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On ‎10‎/‎10‎/‎2018 at 6:56 AM, David Ross said:

Yesterday I had a craving for Korean fried chicken.  I've got a growing list of recipes and I'm always tinkering with the coating, batter if I use it, the seasonings, how the chicken is cut and the sauce.  Then later I was looking at YouTube and came across this video/recipe.  It's sort of campy and kitschy, but actually looks really good and she shows clips of a restaurant that specializes in Korean fried chicken.  But what really caught me a bit off guard was that she puts some curry powder in the flour mixture that coats the chicken pieces.  I'm going to try it in the next few days, but what are your thoughts?  Is it typical for curry powder to be added to the flour mix for Korean fried chicken?  Is curry powder used throughout Korea?

 

http://seonkyounglongest.com/korean-fried-chicken/ 

Well, I tried this recipe yesterday and it failed miserably.  In the video she says that "curry powder is the 'secret' ingredient."  So I started with the recipe from marinating the chicken to the batter, including curry powder.  I thought I'd then taste the fried chicken before tossing it in the Korean sauce mixture.  The chicken wasn't very good for my tastes.  The curry powder barely came through and almost tasted bitter, possibly fighting against the garlic, ginger and Korean wine in the marinade.  So I stopped there and didn't even toss the fried chicken in the sauce.  Crunchy?  Yes.  Good flavor?  Not really.  On its own this is a fair Korean fried chicken recipe, but I've got other recipes that are far better.  I guess in the end my experiment and test didn't live up to a good dish.  I'll keep my Korean Fried Chicken more true and not add curry. But it's not the fault of the curry powder yet a mismatch of ingredients and flavors.  It wasn't worthy of a photo.....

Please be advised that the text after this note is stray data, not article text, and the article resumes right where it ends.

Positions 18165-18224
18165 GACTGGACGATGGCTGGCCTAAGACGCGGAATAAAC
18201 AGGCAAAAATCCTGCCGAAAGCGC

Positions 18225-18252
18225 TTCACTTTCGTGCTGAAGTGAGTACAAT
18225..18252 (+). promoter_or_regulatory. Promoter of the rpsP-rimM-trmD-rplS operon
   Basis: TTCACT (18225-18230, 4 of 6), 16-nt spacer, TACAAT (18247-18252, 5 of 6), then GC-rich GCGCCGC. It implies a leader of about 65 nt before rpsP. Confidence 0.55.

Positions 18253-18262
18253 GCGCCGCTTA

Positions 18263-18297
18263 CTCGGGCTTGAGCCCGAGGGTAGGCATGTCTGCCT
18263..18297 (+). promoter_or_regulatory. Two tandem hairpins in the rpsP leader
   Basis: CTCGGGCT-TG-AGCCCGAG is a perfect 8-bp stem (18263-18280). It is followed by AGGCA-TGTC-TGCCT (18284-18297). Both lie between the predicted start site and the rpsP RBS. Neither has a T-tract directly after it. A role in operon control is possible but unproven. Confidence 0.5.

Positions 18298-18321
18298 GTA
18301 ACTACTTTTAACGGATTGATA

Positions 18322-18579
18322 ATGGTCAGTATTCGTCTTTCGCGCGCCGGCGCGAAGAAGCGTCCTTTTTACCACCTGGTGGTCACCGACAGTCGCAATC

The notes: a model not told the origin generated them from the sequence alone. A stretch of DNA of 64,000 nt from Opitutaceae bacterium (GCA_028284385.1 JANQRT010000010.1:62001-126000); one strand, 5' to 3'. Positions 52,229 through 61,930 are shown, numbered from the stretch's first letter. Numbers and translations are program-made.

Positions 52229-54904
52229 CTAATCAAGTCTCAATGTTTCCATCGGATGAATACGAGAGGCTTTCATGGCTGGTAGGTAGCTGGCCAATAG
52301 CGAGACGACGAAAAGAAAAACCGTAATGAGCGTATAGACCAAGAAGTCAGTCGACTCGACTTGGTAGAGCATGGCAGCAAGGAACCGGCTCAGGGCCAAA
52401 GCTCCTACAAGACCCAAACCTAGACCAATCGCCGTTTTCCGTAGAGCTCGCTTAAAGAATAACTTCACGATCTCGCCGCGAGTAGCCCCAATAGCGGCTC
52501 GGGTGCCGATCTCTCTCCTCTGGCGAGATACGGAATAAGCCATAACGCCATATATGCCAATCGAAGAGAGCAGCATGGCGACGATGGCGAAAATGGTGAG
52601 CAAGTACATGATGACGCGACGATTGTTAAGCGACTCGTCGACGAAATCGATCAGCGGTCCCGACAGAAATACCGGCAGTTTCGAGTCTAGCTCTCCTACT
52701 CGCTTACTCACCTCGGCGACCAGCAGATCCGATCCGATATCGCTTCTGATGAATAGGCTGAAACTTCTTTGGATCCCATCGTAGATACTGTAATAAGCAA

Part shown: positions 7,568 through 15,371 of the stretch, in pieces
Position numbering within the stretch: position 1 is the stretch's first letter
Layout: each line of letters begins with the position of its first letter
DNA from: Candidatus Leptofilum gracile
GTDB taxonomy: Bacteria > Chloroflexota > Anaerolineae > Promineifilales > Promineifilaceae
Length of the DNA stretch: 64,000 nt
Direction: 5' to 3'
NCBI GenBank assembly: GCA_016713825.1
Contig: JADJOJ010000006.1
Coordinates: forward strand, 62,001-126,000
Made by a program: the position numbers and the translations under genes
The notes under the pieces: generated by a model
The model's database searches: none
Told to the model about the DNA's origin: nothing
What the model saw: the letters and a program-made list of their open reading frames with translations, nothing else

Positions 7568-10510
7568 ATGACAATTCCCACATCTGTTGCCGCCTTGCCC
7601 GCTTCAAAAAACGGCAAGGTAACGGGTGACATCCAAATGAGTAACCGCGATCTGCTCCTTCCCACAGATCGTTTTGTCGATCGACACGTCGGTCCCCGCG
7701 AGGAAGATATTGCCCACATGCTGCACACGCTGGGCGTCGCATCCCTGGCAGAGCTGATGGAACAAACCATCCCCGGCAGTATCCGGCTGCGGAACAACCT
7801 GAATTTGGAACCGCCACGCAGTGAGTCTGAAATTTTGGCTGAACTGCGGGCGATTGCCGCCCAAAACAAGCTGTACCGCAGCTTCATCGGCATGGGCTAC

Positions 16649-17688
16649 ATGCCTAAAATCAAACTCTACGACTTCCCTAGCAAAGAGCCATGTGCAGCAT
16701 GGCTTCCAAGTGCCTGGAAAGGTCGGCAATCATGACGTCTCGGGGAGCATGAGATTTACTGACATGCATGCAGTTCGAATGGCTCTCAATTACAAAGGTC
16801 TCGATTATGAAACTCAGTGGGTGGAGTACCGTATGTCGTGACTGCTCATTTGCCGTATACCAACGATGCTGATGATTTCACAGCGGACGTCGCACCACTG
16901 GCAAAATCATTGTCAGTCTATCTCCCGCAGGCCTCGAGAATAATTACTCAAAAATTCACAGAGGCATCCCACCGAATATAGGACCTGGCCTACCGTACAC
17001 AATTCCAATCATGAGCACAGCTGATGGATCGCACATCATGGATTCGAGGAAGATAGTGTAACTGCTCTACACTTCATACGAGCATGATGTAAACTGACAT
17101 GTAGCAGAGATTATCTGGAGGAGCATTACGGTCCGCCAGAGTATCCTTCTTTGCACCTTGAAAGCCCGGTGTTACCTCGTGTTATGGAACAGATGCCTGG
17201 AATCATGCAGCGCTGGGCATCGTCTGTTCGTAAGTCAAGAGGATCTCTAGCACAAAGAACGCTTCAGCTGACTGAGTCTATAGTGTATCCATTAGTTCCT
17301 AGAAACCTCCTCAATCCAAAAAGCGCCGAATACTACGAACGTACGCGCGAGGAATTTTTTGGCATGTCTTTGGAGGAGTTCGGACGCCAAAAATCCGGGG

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    • By Chris Amirault
      Welcome to this second anniversary eGullet Recipe Cook-Off! Click here for the Cook-Off index.
      A click on that index shows that, while the Cook-Offs have ventured throughout the globe, but they've never stopped in Africa. One could say we've passed through -- gumbo, for example, is widely acknowledged to have roots in Africa, among other places. So, for the first Cook-Off rooted in African cuisine, we'll be cooking up mafé, otherwise known as peanut or groundnut stew.
      Mafé is a traditional west African dish that can be found in the kitchens of Senegal and Mali. It's often served with a starch of some sort (rice, most often) to soak up the nutty stew juices, or, alternately, the starch is part of the stew itself, resulting in a drier braise. While there are a few mentions of mafé in eG Forums, there are no discussions of actually preparing it that I can find except this brief post by yours truly. There are a few recipes elsewhere, including this stew-like one and this more braise-y one, both of which are from the Food Network.
      Mafé is a forgiving cold-weather dish, and one that, like most stews, benefits from reheating (read: swell as leftovers). I'm convinced that mafé is one of the great one-pot dishes in global cuisine, built on a solid base of sautéed onions, peanut-thickened stock, and hearty meat. Like other classics such as gumbo, cassoulet, and bibimbap, it affords tremendous variation within those guides; it would be hard to find very many vegetables that haven't made an appearance in a mafé pot somewhere, and there are lots of possibilities concerning herbs and spices. (I like to increase the heat quite a bit with cayenne, which I think plays off the silk of the nut oil just perfectly, for example.)
      Finally, it's a pleasant surprise if you've never had a savory peanut dish before, and kids in particular tend to think it is the bee's knees. The kitchen fills with a heady aroma -- browned onion, ground peanuts -- that's hard to describe and resist.
      So: who's up for mafé?